It was undoubtedly strategically placed here to ambush enemy convoys on their way to London as they slowed down on the climb up Coopers Hill. There may have been some other temporary obstruction across the road (of which no trace has been found), and this emplacement would have been well concealed from the enemy in the undergrowth of the front garden of a large house (long demolished) called The Elms. Large numbers of similar ambushes were installed across the Home Counties on the approaches to London at a time when invasion seemed a very real possibility. Fortunately they were never required.
OS GR TL553
1157 The year Henry II visited Ongar
£200 The cost per acre in 1903 for the land which was bought to build Hackney Homes
1 The first telephone number to be allocated in Ongar went to Brighty & Co. Over the years the number was prefixed by 20 and later by 36
104 The number of horses that could be stabled in Ongar in 1686 when the
village was an important place for travellers.
15 The number of years that the Ongar Show ran from 1949-
Ed’s note: Do you know of any interesting Ongar numbers? If so, please let us know.
Treat yourself to an OMHS postcard pack!
12 views of Historic Ongar for £2.00
Contact John, Wendy or Jenny
Ethel Jones was the eldest daughter of Harry Edward Jones, JP (president of Civil
Engineers 1918) and Louise (née Horne). She was awarded the OBE for her work in the
She was one of the first women in Britain to be made a Justice of the Peace. In her spare time, Ethel was a fearless rider with the hounds of the Essex Hunt, and she always rode side saddle.
During the Second World War she was nominally an air raid warden based in the study at Marden Ash House where she lived. She hosted many repair parties for sheets for the Ongar War Memorial Hospital. She also put the garden down to vegetables and kept a flock of hens which she distributed around Ongar.
She is buried in the family grave in High Ongar churchyard.
Information provided by her nephew, Nigel Hunter Jones
The OMHS website
Whether we like it or not, we must move with the times and by launching and improving our website we enable a worldwide audience to be made aware of the history of Ongar and the activities of OMHS. Those with access to the Internet will note that there has been a considerable expansion to our web pages with many photographs added and several excerpts from our DVD of Bygone Ongar. Links to other local history societies and community groups are now included.
More recently you can now catch up with past OMHS newsletters as they are on there too! For those without access to the internet, any committee member will be pleased to arrange for a browse, which is also available online free of charge in Ongar Library. However, we also continue in our traditional ways with quarterly newsletters and occasional noticeboards and personal contact .
Ed’s note: Phew! For a minute there, I thought I was out of a job!!
Our members have had a splendid choice of visits and outings this spring, and on
into summer too. Hopefully some of you have been able to, or will soon, take advantage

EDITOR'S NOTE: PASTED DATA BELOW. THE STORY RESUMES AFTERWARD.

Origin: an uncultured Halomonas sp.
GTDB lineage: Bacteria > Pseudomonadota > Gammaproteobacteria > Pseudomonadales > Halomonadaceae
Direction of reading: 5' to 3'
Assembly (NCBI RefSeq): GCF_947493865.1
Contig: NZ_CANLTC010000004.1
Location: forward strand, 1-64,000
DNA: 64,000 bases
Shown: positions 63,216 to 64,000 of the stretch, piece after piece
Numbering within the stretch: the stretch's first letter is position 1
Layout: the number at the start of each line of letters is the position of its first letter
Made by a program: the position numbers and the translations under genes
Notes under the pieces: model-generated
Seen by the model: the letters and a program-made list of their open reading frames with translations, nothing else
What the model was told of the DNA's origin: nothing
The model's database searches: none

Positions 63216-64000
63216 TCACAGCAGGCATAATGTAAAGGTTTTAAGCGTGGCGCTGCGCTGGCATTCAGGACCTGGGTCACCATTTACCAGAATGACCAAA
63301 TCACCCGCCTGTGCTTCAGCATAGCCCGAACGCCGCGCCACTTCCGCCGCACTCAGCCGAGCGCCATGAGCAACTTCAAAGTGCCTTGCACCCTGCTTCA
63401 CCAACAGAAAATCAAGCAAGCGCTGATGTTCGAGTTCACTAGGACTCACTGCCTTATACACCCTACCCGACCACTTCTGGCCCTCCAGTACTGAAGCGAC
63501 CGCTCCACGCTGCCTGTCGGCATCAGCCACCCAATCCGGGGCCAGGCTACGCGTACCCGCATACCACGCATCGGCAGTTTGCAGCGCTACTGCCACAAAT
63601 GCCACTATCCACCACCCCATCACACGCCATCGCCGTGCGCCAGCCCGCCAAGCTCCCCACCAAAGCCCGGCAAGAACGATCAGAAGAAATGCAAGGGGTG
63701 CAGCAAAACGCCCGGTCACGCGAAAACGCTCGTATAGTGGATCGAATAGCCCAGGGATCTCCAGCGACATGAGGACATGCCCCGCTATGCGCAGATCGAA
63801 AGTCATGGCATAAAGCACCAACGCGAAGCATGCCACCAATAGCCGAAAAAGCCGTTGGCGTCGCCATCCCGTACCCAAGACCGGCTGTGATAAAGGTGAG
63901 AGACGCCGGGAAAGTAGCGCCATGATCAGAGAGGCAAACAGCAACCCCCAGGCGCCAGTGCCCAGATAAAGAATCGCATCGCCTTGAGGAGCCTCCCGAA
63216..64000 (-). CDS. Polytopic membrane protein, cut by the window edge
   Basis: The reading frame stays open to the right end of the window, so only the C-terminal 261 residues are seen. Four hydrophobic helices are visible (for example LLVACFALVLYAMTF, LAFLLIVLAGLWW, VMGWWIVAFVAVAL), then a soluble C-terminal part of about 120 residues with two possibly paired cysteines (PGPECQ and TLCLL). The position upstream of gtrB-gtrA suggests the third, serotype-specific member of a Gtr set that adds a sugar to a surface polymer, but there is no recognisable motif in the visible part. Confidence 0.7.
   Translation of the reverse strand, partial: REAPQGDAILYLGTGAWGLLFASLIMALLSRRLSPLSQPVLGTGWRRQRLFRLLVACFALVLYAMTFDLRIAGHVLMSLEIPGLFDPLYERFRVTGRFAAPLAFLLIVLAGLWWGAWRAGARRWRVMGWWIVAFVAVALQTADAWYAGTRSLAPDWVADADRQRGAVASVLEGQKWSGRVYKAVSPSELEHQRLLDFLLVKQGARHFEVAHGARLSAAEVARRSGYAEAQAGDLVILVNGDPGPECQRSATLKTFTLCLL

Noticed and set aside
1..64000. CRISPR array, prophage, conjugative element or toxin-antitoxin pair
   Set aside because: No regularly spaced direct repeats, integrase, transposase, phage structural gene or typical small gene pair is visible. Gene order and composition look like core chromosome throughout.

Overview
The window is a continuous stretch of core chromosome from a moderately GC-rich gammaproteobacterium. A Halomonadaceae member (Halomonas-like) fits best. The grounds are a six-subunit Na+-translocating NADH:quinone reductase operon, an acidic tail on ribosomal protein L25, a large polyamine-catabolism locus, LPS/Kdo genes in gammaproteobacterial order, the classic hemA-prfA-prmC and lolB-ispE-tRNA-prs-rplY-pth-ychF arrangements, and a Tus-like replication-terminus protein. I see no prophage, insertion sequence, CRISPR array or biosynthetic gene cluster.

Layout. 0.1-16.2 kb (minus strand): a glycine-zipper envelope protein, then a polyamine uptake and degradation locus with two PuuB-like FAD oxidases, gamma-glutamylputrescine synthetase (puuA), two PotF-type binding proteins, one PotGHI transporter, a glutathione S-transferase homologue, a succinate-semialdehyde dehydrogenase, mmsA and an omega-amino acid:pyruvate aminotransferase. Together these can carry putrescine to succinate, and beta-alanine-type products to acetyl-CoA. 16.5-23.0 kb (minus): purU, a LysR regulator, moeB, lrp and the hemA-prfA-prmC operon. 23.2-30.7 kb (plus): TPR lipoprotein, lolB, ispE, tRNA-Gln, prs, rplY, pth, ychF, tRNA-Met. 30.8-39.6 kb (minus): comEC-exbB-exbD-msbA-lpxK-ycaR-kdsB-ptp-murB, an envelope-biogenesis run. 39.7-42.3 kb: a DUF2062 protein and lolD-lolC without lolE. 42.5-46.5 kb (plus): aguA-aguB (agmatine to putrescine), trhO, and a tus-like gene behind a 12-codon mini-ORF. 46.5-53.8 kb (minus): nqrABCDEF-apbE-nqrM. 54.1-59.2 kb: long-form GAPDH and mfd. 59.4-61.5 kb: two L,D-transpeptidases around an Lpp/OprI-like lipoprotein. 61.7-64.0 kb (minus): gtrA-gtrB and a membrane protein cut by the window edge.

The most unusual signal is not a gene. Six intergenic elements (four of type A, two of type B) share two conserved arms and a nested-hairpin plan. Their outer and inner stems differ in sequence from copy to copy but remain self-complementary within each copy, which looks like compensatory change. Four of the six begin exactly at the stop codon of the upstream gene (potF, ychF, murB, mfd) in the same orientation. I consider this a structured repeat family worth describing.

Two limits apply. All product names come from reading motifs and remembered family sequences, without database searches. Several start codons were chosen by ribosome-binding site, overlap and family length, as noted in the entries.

of these opportunities organised by your hard-
1. A visit to Essex Record Office in Chelmsford
This evening visit to Essex Record Office in Chelmsford was enjoyed by ten OMHS members. There was a tour of the search room first, and then there was time to look at documents relevant to Ongar put out by the ERO staff, including a map of Shelley that we had not seen before. Also there were items that members had asked about in advance including the WEA survey of Ongar High Street and information relating to the Drum and Monkey Club.
2. High Street Walk with Michael Leach
These evening walks with Michael are always popular, and however many times you have been on them, you always see something new and learn more about our town and its history.
Michael reports: “We looked at the Boodle tomb, the earthworks of the Saxon burgh below Castle Street, the URC chapel, backlands and derelict outbuildings to the west of the High Street and tuck pointing on the King's Head (still sadly derelict). [It] doesn't seem much when written down, but it kept us busy till dusk!”
3. Trip to the National Archives at Kew
By the time you read this, the trip to Kew may have happened! It is planned for Saturday 22 nd May. A coach will take 29 members to the National Archives for a day of discovery. It is the repository for all national and government records and has a large area where visitors can access documents online, but if they get a reader’s pass to the search rooms, they can consult some original documents. It is an ideal venue for family historians to trace their ancestors, but has so much more besides.
If you want to learn more, or plan a visit yourselves, their website is full of information and guides to the resources available.
4. A Visit to Chartwell
Following John Whaler’s talk to us in February on Churchill and Chartwell, a coach load of members will be travelling to Chartwell on Wednesday 9th June for a tour of the house and gardens. At the time of writing there are 3 seats available on the coach. Please contact John Winslow or Jenny for more details if you are interested.
|Outings and Visits|
|Kneeler for St Martin's Church|
|Cemetary memorial inscriptions|
|Occupations 1600 to 1650|
|Then and Now|